“Playing Full Out” – 10 Signs That You Are

A few weeks ago I attended a Toronto Power Group Meeting. It was both the first session of the season and my first session. The host got the things started by setting some ground rules for success and to help us get the most out of the time there; and our time on the planet.

One of the things he recommended is “play full out” which is effectively giving 100% of our passion, intensity and energy to the task at hand. It’s what athletes and most highly successful people do. It doesn’t ensure success, but it goes a long way at guaranteeing you don’t regret or ask the question “what if?” later in life.

What does playing full out looking?

Barbara Stanny has posted 10 Signs You’re Playing Full Out and it captures a lot of the behaviors, and how it looks and feels.

  1. I know what I want and am committed to getting it. (And if I don’t know, I devote time and energy to figuring it out).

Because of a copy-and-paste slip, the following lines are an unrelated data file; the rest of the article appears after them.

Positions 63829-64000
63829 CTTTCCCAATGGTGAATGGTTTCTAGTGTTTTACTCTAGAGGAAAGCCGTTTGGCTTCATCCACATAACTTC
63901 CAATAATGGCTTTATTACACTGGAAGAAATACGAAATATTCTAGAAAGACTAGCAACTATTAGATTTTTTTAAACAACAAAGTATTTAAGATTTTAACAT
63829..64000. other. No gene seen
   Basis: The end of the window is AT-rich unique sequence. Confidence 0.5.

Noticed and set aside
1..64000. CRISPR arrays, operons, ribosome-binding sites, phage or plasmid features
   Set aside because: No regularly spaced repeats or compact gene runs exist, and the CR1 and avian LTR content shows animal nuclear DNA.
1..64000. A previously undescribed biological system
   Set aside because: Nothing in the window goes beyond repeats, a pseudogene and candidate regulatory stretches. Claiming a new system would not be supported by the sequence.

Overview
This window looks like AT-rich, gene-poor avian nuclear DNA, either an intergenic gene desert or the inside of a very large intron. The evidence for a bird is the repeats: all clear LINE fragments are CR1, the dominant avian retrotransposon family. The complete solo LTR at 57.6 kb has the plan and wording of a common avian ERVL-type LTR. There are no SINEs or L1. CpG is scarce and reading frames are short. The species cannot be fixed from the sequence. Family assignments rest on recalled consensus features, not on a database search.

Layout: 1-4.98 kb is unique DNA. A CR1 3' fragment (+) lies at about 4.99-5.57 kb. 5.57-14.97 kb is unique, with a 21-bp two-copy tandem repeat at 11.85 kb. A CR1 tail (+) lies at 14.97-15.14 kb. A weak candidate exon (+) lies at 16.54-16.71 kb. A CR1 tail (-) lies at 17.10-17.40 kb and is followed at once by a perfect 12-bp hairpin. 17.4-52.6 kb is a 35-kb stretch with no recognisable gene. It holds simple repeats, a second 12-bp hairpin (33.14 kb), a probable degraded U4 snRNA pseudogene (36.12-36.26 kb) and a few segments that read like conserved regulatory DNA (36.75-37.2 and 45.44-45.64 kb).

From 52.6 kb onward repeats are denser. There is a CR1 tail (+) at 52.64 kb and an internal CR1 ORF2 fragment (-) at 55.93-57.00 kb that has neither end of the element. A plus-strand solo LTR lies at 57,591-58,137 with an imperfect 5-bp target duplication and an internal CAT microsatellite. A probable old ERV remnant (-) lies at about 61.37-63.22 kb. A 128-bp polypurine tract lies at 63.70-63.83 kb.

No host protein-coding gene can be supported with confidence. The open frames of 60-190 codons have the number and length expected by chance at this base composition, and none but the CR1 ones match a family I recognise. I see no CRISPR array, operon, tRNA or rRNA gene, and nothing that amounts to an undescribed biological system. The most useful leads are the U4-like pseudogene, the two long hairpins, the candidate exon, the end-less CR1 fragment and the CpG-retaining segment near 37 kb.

2. I am so focused on my vision that I don’t get distracted or scattered  by irrelevant, draining, or conflicting tasks.
  3. I am willing to experience whatever it takes—defeat, embarrassment, even humiliation—to achieve what I want.
  4. I am constantly doing things I’ve never done before and/or don’t want to do.
  5. I make at least one unreasonable (i.e. scary) request a week.
  6. I don’t say ‘yes’ when I really want to say ‘no,’ even if it means rocking the boat or upsetting another.
  7. I regularly seek out support, and refuse to spend time with or discuss my dream with naysayers (even if they’re related)
  8. Every time I’m afraid to do something, I force myself to do it anyway. (And I  catch myself when I try to justify not doing it.)
  9. I am rigorous about the thoughts that I think and the words that I use, making sure they’re positive, supportive, and appreciative (of myself and others).
  10. I take time to relax and pamper myself so I don’t burn out.

It’s an interesting list and definitely worth considering. In most cases, the only thing that is stopping us is our own mind and the lack of possibility it allows us to see.